That's a lot of questions for a single post, kaitsu!
But the first one is easy. That's just putting your pictures on different video tracks (in timeline mode) and then adjusting the Position and Scale settings for each. You can get to these settings by right-clicking on each picture on the timeline and selecting Show Properties and then opening up the Motion properties. (You can also do some adjustment to size and postion by clicking on the picture in the Monitor and sizing and positioning by dragging on the corner handles.)
Movie blood can be purchased at many costume stores or over the internet. That's much easier than the old recipe -- food coloring and corn syrup. Just to go Amazon.com and do a search on 'stage blood'.
Gunshots are a combination of pyrotechnics, sound effects and special effects. It all depends on the effect you're trying to get.
As for changing your voice, Premiere Elements has lots of audio special effects. The PitchShifter has a number of great presets as well as controls for creating a number of others, for instance. Give them a try.
With the exception of blood and gunshots, these kinds of production techniques are covered in my "Muvipix.com Guide to Premiere Elements 7", available on Amazon.com and on the products page of Muvipix.com at http://muvipix.com/products.php
If you're really new to the program and want to learn how to use it to any real degree, it might be a good investment!
First - welcome! Second - thanks for the link, as I did not know anything about Max Payne.
What I saw in the YouTube AV was PiP (Picture in Picture). There are a few ways to do this.
1.) PE has presets for various PiP Effects. Whether one of these will work for you, is something that only you can tell
2.) Whether you are using stills, or Video Assets, you can manually create what you want, and exactly like you want it with Keyframing. This is the way that I do all of my PiP work, as it gives me ultimate control. There are several tutorials on Muvipix, that cover most aspects of working with Keyframes.
Basically, you will place the Assets that you wish to have combined into a single "frame," or "stage," in separate Video Tracks (VT's) one above the other. Don't worry, the upper one will cover up the lower one, but you'll soon fix that.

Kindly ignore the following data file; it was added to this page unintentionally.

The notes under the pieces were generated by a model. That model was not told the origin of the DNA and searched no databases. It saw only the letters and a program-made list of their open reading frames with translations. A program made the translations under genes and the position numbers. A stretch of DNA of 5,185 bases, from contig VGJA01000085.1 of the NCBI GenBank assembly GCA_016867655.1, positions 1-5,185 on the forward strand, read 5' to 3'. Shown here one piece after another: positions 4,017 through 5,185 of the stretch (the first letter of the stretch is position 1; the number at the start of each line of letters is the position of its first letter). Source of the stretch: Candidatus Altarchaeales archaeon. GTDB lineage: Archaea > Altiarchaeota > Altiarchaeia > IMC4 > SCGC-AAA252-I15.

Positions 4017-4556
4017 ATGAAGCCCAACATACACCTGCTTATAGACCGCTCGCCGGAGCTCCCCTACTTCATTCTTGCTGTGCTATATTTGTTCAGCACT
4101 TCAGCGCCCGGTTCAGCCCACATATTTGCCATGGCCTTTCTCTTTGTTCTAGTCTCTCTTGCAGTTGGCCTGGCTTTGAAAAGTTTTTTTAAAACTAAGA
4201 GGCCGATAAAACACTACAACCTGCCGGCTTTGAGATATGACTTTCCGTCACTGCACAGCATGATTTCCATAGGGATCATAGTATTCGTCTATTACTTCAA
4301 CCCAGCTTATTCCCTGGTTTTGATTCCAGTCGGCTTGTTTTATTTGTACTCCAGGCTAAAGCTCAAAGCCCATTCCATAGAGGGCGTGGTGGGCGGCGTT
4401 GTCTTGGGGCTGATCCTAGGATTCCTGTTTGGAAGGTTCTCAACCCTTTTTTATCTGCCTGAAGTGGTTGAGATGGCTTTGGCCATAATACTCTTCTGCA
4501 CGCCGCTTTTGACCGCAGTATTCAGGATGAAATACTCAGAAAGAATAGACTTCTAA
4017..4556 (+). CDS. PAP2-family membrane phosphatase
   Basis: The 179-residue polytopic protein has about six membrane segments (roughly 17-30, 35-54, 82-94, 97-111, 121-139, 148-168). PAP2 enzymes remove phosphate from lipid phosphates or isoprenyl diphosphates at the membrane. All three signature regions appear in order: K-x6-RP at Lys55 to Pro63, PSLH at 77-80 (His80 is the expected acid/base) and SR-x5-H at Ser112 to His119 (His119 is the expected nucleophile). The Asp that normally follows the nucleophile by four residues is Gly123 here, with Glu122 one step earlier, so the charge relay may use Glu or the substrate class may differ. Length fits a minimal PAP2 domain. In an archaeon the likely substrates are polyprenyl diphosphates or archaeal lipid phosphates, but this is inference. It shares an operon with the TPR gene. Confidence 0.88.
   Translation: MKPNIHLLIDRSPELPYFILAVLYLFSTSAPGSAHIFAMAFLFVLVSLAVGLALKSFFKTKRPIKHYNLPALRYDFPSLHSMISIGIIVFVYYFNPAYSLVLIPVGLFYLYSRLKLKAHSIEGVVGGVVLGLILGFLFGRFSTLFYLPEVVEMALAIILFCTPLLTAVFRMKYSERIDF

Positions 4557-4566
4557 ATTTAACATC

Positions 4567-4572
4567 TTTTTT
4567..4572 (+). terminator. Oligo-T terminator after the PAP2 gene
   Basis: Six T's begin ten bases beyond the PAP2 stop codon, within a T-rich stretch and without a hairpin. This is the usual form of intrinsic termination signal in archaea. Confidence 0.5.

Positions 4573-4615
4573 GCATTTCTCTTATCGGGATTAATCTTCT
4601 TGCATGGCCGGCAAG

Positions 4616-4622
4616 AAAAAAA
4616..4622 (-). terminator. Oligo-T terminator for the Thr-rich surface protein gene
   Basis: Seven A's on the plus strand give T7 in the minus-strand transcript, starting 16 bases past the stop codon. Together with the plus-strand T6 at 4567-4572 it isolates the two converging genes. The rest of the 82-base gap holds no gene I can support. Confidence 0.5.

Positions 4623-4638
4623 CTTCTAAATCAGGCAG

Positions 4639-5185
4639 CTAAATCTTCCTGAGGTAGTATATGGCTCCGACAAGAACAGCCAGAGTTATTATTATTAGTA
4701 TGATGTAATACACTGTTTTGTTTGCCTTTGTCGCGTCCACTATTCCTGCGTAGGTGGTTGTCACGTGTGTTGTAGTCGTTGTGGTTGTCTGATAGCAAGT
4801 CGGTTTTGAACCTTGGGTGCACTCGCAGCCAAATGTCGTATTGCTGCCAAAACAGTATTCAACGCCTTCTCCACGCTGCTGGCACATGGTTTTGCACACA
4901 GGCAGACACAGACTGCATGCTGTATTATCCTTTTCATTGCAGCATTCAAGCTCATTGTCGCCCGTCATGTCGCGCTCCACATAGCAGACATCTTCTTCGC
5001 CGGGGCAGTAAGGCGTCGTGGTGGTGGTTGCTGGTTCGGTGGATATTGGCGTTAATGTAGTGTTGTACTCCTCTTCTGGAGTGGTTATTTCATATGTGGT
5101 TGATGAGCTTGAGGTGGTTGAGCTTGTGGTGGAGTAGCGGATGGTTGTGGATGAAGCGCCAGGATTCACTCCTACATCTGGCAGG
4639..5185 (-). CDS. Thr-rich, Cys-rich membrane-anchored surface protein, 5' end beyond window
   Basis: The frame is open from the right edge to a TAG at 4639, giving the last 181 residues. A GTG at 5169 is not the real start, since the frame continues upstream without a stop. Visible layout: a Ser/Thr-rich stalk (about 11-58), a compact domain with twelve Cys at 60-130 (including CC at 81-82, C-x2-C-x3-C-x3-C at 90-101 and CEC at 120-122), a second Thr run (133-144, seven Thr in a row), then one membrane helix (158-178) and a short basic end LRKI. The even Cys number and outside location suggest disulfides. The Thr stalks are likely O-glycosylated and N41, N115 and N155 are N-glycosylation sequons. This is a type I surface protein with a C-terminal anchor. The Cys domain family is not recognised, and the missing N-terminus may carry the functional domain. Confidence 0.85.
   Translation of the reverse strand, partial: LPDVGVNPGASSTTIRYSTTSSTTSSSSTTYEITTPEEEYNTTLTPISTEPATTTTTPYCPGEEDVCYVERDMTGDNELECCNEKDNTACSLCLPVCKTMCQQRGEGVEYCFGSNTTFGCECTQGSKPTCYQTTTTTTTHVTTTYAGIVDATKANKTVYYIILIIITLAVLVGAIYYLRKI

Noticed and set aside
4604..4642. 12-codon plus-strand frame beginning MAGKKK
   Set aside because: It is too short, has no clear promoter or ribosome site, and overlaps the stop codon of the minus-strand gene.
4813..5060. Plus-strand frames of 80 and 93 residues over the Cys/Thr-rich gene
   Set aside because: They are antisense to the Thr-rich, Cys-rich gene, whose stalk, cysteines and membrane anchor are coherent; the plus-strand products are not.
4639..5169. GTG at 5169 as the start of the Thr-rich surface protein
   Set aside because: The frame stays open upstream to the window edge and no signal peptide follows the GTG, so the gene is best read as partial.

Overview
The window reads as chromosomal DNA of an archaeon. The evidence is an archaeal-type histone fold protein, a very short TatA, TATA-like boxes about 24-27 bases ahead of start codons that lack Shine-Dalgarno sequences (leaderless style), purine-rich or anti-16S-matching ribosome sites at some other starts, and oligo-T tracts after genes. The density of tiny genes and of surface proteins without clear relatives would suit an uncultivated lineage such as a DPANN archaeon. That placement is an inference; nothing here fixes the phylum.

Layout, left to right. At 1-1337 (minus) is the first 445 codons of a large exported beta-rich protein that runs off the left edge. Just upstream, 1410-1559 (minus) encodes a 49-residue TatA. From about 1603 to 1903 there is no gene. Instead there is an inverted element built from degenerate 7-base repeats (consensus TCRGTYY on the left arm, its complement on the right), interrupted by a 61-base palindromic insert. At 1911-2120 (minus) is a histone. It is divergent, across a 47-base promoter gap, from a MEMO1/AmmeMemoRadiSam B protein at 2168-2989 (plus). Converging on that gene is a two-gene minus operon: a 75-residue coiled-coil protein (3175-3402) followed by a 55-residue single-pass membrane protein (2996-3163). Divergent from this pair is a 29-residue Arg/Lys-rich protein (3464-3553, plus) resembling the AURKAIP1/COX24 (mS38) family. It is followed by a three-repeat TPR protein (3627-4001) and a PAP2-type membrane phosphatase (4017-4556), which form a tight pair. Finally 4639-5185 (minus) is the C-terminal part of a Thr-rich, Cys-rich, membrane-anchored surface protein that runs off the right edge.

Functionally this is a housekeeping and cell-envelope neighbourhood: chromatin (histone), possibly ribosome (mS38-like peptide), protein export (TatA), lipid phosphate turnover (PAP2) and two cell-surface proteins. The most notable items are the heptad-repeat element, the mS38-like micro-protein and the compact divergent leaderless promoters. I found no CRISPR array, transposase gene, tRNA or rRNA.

The Motion Effect is a constant and is always there on every Clip, whether a still, or AV. You will use two aspects of the Motion Effect, Position and Scale, to size and locate your upper image. Keyframe the beginning of your Clip and then adjust the Motion>Scale to reduce it to the size you want. While at the very beginning of that Clip, create a Keyframe of Motion>Position and adjust it to place the image where you wish.
Now, do the same for the lower Clip (I'm using two images as an example, but you can have many more). When done, you will now have two images sharing the "stage."
With Keyframes, you can animate how the images come onto the "stage." They can start at full-frame and then shrink and move to their ending location. They can fade in. They can slide in from any point off-screen to their final position. This is totally within your control. Same for how each image leaves the "stage." Experiment and see what you like best.
For the gun, I'd look into stock footage, and Muvipix has a bunch. Do not know about muzzle blasts, or smoke, but maybe. Again, Keyframing the muzzle blast for both Scale & Position will allow you to locate it, where you want it.There are also a lot of free/cheap sound effects (SFX) on the Web. You can get all sorts of gunshots. By placing these on your Audio Track, you can simulate the sound.
For the blood, I'd use Corel Painter to create a series of images with transparent backgrounds. These would then be Keyframed to approximate the flow/trickle. Photoshop can do this too, but for the look of the depth and wetness, Painter makes it very easy. It depends on how realistic, or how "comic" you wish it to look.
For your Audio, you might want to look at Audacity, a freeware Audio editor. It might offer you more control, than your present program, which I do not know. One nice thing about Audacity is that you can use many VST plug-ins. There are thousands of these on the Web, and many are free. Many will work in Audacity. They may also work in DJ 2, but you'll have to check. Some of these will alter every aspect of your Audio. I use Adobe Audition, but it's a pro program, and would be horrible overkill for this application.
As you can see, most of my recs. concern Keyframing. I'd start at Muvipix and learn all you can about the process, plus explore its power. You will not regret it, once you get the hang of it.